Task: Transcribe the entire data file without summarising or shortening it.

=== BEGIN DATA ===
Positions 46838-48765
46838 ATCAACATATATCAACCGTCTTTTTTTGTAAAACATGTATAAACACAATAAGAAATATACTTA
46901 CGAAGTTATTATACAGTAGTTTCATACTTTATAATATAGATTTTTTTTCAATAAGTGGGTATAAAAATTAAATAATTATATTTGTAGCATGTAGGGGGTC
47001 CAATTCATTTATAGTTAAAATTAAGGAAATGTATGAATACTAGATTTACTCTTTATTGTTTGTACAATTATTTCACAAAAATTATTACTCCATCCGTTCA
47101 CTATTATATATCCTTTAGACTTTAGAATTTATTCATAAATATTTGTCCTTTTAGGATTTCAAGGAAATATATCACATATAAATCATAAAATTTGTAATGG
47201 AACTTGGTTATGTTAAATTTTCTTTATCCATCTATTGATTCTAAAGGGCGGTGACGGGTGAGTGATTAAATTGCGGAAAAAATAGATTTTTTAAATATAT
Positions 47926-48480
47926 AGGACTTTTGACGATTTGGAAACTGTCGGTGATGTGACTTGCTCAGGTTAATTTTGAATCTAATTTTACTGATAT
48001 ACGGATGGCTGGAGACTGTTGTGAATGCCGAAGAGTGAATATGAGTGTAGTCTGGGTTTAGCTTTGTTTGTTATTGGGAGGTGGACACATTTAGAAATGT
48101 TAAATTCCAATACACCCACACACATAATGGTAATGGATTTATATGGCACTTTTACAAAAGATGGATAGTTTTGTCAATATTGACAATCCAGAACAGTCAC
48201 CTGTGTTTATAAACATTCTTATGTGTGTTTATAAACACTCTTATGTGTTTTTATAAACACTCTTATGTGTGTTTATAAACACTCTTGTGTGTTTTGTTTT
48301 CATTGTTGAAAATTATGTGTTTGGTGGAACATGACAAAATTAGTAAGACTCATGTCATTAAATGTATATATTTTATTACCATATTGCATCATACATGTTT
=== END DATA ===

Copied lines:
Positions 46838-48765
46838 ATCAACATATATCAACCGTCTTTTTTTGTAAAACATGTATAAACACAATAAGAAATATACTTA
46901 CGAAGTTATTATACAGTAGTTTCATACTTTATAATATAGATTTTTTTTCAATAAGTGGGTATAAAAATTAAATAATTATATTTGTAGCATGTAGGGGGTC
47001 CAATTCATTTATAGTTAAAATTAAGGAAATGTATGAATACTAGATTTACTCTTTATTGTTTGTACAATTATTTCACAAAAATTATTACTCCATCCGTTCA
47101 CTATTATATATCCTTTAGACTTTAGAATTTATTCATAAATATTTGTCCTTTTAGGATTTCAAGGAAATATATCACATATAAATCATAAAATTTGTAATGG
47201 AACTTGGTTATGTTAAATTTTCTTTATCCATCTATTGATTCTAAAGGGCGGTGACGGGTGAGTGATTAAATTGCGGAAAAAATAGATTTTTTAAATATAT
Positions 47926-48480
47926 AGGACTTTTGACGATTTGGAAACTGTCGGTGATGTGACTTGCTCAGGTTAATTTTGAATCTAATTTTACTGATAT
48001 ACGGATGGCTGGAGACTGTTGTGAATGCCGAAGAGTGAATATGAGTGTAGTCTGGGTTTAGCTTTGTTTGTTATTGGGAGGTGGACACATTTAGAAATGT
48101 TAAATTCCAATACACCCACACACATAATGGTAATGGATTTATATGGCACTTTTACAAAAGATGGATAGTTTTGTCAATATTGACAATCCAGAACAGTCAC
48201 CTGTGTTTATAAACATTCTTATGTGTGTTTATAAACACTCTTATGTGTTTTTATAAACACTCTTATGTGTGTTTATAAACACTCTTGTGTGTTTTGTTTT
48301 CATTGTTGAAAATTATGTGTTTGGTGGAACATGACAAAATTAGTAAGACTCATGTCATTAAATGTATATATTTTATTACCATATTGCATCATACATGTTT